TABLE 1__________________________________________________________________________V = 9, Yc (%) = 78.662.5           5.0        7.5        10.0H  V/C x   y   V/C            x   y   V/C                       x   y   V/C                                  x   y__________________________________________________________________________R  /8 0.3885     0.3187         /8 0.3973                0.3286                    /8 0.4073                           0.3413                               /8 0.4160                                       0.35296   /10 0.4105     0.3191         /10            0.4242                0.3316                    /10                       0.4334                           0.3478                               /10                                  0.4440                                       0.36202YR /8 0.4213     0.3678         /8 0.4228                0.3809                    /10                       0.4490                           0.4097                               /10                                  0.4457                                      0.4261   /10 0.4499     0.3806         /10            0.4508                0.3959                    /12                       0.4760                           0.4264                               /12                                  0.4715                                      0.4453Y  /14 0.4768     0.4685         /22            0.4878                0.5135                    /20                       0.4731                           0.5272                               /20                                  0.4603                                      0.5415   /16 0.4967     0.4843         /24            0.4926                0.5178                    /22                       0.4799                           0.5356                               /22                                  0.4666                                      0.5510GY /20 0.4420     0.5633         /20            0.4158                0.5857                    /20                       0.3623                           0.6186                               /20                                  0.2985                                      0.6056   /22 0.4486     0.5758         /22            0.4208                0.6015                    /22                       0.3644                           0.6452                               /22                                  0.2938                                      0.6364G  /18 0.2549     0.5206         /14            0.2417                0.4319                    /14                       0.2293                           0.4115                               /14                                  0.2193                                      0.3890   /20 0.2468     0.5446         /16            0.2306                0.4478                    /16                       0.2167                           0.4245                               /16                                  0.2061                                      0.3984BG /12 0.2255     0.3629         /12            0.2165                0.3432                    /12                       0.2069                           0.3227                               /8 0.2302                                      0.3096   /14 0.2128     0.3690         /14            0.2029                0.3459                    /14                       0.1923                           0.3228                               /10                                  0.2103                                      0.3074B  /6 0.2451     0.3021         /6 0.2431                0.2908                    /6 0.2439                           0.2835                               /6 0.2475                                      0.2772   /8 0.2222     0.2969         /8 0.2187                0.2811                    /8 0.2190                           0.2709                               /8 0.2238                                      0.2620PB /4 0.2849     0.2963         /4 0.2881                0.2951                    /4 0.2929                           0.2941                               /6 0.2782                                      0.2646   /6 0.2723     0.2863         /6 0.2771                0.2845                    /6 0.2843                           0.2830                               /8 0.2654                                      0.2442P  /6 0.2876     0.2679         /6 0.2939                0.2680                    /8 0.3123                           0.2648                               /8 0.3260                                      0.2724   /8 0.2789     0.2493         /8 0.2875                0.2490                    /10                       0.3126                           0.2508                               /10                                  0.3302                                      0.2603RP /8 0.3410     0.2810         /8 0.3561                0.2916                    /8 0.3674                           0.3005                               /8 0.3780                                      0.3096   /10 0.3498     0.2710         /10            0.3691                0.2844                    /10                       0.3836                           0.2958                               /10                                  0.3970                                      0.3074__________________________________________________________________________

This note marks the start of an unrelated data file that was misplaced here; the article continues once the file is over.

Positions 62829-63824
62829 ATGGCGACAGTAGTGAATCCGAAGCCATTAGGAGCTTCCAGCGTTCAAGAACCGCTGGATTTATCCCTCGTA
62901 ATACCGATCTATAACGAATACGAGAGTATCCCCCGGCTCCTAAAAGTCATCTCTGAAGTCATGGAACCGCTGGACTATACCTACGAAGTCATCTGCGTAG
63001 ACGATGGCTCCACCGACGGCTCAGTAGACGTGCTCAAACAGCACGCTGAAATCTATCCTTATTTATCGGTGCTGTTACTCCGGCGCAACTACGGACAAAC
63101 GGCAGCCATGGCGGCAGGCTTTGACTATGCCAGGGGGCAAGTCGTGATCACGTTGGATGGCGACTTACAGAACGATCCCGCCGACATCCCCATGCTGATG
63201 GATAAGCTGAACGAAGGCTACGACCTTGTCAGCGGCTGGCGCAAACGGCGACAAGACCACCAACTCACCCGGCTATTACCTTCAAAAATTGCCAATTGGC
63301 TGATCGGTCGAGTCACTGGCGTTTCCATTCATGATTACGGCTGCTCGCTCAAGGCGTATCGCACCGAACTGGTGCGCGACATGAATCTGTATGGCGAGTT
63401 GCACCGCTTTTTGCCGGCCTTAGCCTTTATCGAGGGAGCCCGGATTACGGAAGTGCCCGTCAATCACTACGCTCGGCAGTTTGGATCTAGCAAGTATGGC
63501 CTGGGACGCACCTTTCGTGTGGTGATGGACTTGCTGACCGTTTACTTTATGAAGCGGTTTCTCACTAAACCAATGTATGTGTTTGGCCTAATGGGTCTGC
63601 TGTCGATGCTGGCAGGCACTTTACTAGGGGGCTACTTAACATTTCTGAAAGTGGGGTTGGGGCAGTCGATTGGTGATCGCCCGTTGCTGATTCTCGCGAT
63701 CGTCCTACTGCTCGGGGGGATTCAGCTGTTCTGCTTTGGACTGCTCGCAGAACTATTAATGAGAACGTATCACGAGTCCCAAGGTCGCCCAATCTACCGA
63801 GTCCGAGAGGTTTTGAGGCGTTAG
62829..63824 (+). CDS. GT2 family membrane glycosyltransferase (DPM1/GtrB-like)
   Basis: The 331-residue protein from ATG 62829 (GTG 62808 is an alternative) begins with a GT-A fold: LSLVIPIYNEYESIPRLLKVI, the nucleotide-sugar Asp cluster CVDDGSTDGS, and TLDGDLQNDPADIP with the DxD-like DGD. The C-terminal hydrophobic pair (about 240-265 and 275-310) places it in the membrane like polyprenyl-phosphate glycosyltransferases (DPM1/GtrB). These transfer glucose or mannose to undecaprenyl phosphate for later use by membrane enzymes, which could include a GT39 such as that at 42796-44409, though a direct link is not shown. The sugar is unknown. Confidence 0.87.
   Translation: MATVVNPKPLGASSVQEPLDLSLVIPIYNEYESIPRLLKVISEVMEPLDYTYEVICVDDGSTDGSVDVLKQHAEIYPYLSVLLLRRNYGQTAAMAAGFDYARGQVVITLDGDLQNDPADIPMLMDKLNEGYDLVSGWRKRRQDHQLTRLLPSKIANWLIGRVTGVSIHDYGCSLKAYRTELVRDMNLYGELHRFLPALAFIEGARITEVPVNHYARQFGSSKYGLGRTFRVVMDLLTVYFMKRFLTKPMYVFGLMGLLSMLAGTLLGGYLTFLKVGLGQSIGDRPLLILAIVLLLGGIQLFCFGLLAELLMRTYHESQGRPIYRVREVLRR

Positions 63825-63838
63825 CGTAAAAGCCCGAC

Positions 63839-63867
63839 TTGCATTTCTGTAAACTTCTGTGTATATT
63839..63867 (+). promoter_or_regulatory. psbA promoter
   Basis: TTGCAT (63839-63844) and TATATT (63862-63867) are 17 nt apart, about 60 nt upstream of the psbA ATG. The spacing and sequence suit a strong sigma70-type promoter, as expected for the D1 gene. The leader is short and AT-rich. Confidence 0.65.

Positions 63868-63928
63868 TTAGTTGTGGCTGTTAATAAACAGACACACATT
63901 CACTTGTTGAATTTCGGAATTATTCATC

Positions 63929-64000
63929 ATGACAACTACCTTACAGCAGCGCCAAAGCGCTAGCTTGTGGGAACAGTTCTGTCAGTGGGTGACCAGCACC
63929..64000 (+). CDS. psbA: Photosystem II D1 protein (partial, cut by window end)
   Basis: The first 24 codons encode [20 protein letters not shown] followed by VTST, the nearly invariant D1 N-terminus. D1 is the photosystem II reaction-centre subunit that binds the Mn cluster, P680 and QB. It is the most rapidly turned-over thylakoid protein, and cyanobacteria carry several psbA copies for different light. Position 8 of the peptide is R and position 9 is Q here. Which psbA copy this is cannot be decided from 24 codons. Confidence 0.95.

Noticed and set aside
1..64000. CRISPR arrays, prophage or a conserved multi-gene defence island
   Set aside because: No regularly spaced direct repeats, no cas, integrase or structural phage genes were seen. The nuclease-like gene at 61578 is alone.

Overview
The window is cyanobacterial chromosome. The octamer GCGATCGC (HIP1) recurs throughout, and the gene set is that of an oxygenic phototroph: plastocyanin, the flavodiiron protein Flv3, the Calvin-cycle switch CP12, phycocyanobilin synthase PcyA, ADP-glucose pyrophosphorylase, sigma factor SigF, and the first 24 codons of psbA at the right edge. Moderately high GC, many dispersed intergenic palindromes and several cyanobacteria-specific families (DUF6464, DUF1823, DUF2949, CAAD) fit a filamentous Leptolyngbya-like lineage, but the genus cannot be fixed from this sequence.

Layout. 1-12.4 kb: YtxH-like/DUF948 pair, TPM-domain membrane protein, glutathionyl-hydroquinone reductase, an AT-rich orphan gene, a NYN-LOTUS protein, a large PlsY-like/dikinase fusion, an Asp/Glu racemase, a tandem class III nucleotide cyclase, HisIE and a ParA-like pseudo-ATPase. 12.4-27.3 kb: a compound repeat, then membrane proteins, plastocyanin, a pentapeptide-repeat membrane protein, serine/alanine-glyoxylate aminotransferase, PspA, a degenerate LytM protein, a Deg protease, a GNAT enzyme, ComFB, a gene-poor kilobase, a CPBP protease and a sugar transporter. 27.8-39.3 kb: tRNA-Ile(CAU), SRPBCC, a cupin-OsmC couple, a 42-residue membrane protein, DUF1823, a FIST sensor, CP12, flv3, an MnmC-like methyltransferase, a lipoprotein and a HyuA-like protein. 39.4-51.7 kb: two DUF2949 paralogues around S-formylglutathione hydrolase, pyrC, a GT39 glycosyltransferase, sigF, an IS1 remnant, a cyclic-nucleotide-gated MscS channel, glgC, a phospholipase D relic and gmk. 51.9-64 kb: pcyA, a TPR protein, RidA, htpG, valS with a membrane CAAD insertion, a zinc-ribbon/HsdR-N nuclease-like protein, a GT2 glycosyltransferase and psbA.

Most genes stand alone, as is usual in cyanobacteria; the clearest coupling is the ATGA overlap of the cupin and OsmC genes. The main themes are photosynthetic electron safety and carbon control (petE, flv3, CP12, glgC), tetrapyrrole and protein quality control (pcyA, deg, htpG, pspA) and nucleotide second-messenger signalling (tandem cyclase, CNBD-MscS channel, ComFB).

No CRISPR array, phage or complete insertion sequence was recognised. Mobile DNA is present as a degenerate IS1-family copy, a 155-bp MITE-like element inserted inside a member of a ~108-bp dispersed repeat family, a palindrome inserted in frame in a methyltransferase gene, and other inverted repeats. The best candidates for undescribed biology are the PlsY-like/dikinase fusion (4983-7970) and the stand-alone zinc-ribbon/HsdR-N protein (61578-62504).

Non-Patent Citations
Reference
1Billmeyer et al, "Principals of Color Technology", 2nd edition, 1981 John Wiley & Sons, Inc. pp. 40-61.
2 *Billmeyer et al, Principals of Color Technology , 2nd edition, 1981 John Wiley & Sons, Inc. pp. 40 61.
3Harris et al, "Color Technology and Its Applications in Industry," Diano Corporation, 1970, pp. 11-18.
4 *Harris et al, Color Technology and Its Applications in Industry, Diano Corporation, 1970, pp. 11 18.
5Wright, "The Measurement of Color," 4th edition, 1969, Adam Hilger Ltd., pp. 168-169 & pp. 183-193.
6 *Wright, The Measurement of Color, 4th edition, 1969, Adam Hilger Ltd., pp. 168 169 & pp. 183 193.
Referenced by
Citing PatentFiling datePublication dateApplicantTitle
US5012431 *Feb 2, 1990Apr 30, 1991Colwell/General, Inc.Objective color notation system
US5268754 *Feb 27, 1992Dec 7, 1993Barco Graphics N.V.Method and a device for converting a color coordinate set
US5574666 *May 13, 1994Nov 12, 1996Canon Information Systems, Inc.Color printing method and apparatus using gamut mapping in Munsell space
EP0501942A1 *Feb 24, 1992Sep 2, 1992Barco Graphics N.V.A method and a device for converting a color coordinate set
Classifications
U.S. Classification356/402
International ClassificationG01J3/46
Cooperative ClassificationG01J3/462, G01J3/46
European ClassificationG01J3/46C, G01J3/46
Legal Events
DateCodeEventDescription
Jan 17, 1995FPExpired due to failure to pay maintenance fee
Effective date: 19941104
Nov 6, 1994LAPSLapse for failure to pay maintenance fees
Jun 14, 1994REMIMaintenance fee reminder mailed
Apr 30, 1990FPAYFee payment
Year of fee payment: 4